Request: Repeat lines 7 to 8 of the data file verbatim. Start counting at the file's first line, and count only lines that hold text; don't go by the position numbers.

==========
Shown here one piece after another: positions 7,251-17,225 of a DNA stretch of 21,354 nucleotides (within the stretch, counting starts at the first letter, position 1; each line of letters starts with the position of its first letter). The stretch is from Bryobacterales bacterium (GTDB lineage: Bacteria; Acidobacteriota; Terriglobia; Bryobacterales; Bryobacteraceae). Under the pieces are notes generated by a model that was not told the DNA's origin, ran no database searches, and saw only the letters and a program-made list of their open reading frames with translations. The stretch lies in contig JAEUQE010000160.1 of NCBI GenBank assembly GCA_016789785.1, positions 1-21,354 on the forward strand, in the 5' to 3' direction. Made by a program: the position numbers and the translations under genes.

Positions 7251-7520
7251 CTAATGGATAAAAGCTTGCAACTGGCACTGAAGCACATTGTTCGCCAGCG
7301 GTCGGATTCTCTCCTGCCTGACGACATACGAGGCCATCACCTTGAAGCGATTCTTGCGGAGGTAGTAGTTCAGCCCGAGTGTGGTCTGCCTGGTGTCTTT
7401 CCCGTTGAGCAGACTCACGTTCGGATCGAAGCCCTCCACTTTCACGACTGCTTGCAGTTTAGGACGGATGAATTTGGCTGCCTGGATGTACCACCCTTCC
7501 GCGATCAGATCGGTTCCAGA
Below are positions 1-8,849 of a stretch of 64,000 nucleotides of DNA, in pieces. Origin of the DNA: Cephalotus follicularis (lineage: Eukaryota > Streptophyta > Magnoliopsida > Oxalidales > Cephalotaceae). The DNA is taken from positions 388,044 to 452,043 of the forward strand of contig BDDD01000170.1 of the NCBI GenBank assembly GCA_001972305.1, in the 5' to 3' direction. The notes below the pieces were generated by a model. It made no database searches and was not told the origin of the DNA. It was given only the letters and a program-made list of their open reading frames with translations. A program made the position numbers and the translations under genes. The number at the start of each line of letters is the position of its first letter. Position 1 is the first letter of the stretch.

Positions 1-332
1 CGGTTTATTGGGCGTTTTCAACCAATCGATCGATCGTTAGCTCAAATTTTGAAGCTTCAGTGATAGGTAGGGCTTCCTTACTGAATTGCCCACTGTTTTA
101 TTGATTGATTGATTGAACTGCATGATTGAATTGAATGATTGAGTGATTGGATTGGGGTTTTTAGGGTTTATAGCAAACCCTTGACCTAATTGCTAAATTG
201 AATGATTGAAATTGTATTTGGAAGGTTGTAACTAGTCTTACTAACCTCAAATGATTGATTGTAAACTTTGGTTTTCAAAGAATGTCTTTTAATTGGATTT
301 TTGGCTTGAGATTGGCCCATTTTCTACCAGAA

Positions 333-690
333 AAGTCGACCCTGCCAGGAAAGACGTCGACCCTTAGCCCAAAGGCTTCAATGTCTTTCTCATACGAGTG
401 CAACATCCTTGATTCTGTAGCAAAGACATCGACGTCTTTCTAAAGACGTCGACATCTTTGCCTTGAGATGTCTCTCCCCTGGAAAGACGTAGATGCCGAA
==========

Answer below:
Below are positions 1-8,849 of a stretch of 64,000 nucleotides of DNA, in pieces. Origin of the DNA: Cephalotus follicularis (lineage: Eukaryota > Streptophyta > Magnoliopsida > Oxalidales > Cephalotaceae). The DNA is taken from positions 388,044 to 452,043 of the forward strand of contig BDDD01000170.1 of the NCBI GenBank assembly GCA_001972305.1, in the 5' to 3' direction. The notes below the pieces were generated by a model. It made no database searches and was not told the origin of the DNA. It was given only the letters and a program-made list of their open reading frames with translations. A program made the position numbers and the translations under genes. The number at the start of each line of letters is the position of its first letter. Position 1 is the first letter of the stretch.

Positions 1-332